Cambridge Common is a nice park right on the way to Harvard Square. Or at least it was a nice park before the mysterious and endless underground project overtook its northern corner back in April (and ever since). Sometimes you walk by a construction site where nothing's happening and you say "Well it's raining, so I wouldn't want to be doing that kind of work right now either." Or, "It's wicked muggy today, I wouldn't want anyone to be killed by heatstroke." But I'm convinced the past two weeks have given us the absolute greatest weather of all time. It was perfect for two weekends in a row and every day in between. So each of those days I thought "Why don't they wrap up this goddamn eyesore already?" I can only hope that whatever they're doing fixes the drainage problem that for the past few winters has reproduced Lake Winnipesaukee with every snowmelt.

It's common knowledge that construction workers time their coffee breaks with rush hour so they can gawk at the ladies on their way to work. As pathetic and shiftless as this is, at least it looks like they're taking a legitimate break. Stick a man on a park bench to mentally undress every woman who walks by and he's a pervert. Put a thermos in his hand and he's a union man.

This morning topped even that. Possibly inspired by Vick and McNabb last night (if you can call that game inspiring), three workers were tossing around a football during their break, not ten feet from the work site, and over the heads of people walking by on the sidewalk. Bright orange vests, hardhats, steel-toed boots… full construction uniform. Now I don't have a problem with them playing catch—it's their break, let them do what they want. But come on guys, kid me into thinking you're having a productive day, that this is a finite project. Instead they're announcing that everyone can eat a dick. Fucking Cambridge.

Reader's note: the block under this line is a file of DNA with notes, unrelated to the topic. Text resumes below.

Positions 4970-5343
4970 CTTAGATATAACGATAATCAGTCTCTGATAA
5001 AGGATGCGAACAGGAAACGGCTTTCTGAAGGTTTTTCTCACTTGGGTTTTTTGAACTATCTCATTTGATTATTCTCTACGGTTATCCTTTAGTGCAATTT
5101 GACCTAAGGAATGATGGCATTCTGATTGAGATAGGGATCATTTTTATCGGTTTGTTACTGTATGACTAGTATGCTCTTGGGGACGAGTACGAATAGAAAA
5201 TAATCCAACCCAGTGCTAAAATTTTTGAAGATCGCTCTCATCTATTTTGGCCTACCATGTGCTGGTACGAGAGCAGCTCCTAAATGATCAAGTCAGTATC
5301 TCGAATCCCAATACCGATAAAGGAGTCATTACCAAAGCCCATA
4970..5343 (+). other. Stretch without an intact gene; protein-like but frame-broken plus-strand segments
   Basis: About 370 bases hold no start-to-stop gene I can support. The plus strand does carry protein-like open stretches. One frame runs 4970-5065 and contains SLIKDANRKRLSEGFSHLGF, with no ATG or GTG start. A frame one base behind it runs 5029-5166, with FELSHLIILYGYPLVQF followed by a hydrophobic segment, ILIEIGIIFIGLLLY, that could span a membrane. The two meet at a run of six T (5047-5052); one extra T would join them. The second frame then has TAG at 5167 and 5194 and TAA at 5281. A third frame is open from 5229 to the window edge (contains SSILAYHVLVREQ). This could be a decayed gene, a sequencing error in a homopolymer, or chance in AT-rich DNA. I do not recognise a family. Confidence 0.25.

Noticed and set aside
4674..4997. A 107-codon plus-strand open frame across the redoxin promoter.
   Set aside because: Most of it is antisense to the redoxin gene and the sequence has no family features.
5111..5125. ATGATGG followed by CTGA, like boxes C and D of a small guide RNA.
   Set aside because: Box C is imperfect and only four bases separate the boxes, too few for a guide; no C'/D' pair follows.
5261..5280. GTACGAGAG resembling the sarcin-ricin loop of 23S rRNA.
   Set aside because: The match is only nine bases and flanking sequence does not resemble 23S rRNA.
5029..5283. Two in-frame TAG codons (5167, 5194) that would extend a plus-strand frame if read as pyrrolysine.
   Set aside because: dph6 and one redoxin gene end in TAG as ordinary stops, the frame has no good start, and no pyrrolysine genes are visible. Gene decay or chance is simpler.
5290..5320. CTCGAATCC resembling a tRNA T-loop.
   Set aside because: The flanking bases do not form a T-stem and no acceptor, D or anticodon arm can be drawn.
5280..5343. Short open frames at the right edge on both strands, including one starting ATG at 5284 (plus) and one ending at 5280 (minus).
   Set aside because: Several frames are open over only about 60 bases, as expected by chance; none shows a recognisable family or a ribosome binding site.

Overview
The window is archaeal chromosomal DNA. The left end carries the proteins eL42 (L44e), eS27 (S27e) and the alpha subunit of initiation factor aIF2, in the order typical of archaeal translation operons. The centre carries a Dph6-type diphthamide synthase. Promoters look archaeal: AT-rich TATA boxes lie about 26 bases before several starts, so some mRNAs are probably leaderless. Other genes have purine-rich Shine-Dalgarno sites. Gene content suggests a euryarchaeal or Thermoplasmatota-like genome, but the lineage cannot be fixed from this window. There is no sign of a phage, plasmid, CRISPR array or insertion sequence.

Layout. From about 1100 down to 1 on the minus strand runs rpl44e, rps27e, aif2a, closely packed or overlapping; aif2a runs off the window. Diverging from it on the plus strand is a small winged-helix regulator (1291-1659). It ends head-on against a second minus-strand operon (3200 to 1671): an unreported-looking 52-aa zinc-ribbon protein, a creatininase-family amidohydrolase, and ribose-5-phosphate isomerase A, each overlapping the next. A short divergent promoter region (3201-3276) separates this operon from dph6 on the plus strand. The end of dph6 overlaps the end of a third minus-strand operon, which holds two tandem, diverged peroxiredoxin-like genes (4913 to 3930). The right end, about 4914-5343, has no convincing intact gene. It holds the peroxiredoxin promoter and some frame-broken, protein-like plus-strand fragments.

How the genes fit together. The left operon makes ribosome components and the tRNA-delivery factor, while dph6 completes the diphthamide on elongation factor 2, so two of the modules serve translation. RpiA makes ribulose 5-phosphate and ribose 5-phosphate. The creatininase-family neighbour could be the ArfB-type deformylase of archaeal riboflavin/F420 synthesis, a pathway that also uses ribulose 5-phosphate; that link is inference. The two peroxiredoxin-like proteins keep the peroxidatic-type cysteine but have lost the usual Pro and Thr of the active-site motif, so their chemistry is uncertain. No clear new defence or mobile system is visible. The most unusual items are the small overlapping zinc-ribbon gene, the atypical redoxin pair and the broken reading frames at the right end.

Wednesday, September 7, 2005

Tomatoes, strangely

At the end of my cubicle row, where people usually put out leftover cake and bagels and such, there is a large bowl of cherry tomatoes. Where did they come from? I was a bit late to work this morning… did I miss something? Is it "Bring in Large Quantities of Anything Bite-Sized" Wednesday and the tomatoes are all that remains? Or is there a salad-related scavenger hunt going on in my building? I am confused.

Tuesday, September 6, 2005

Thoughts on a New Hampshire wedding

In case you find yourself attending one. Live free or love:

With a long, hot drive ahead of you on the way to a wedding, I recommend wearing shorts in the car and then pulling to the side of the road to change into your suit. Aside from the confused glances of other motorists (and one cyclist) it's a good way to remain sweat-free until you hit the dance floor.

It's possible for a Justice of the Peace to be fired and banned from attending a wedding that she was supposed to oversee. Ideally, this firing happens mere hours after the programs have been printed. Even better if the fired JOP is female and the replacement JOP is male, so the programs are suddenly and obviously inaccurate. (Grammar-nerd note: when I got home and related this to A., I properly pluralized "Justices of the Peace" on the first try. We were both very pleased.)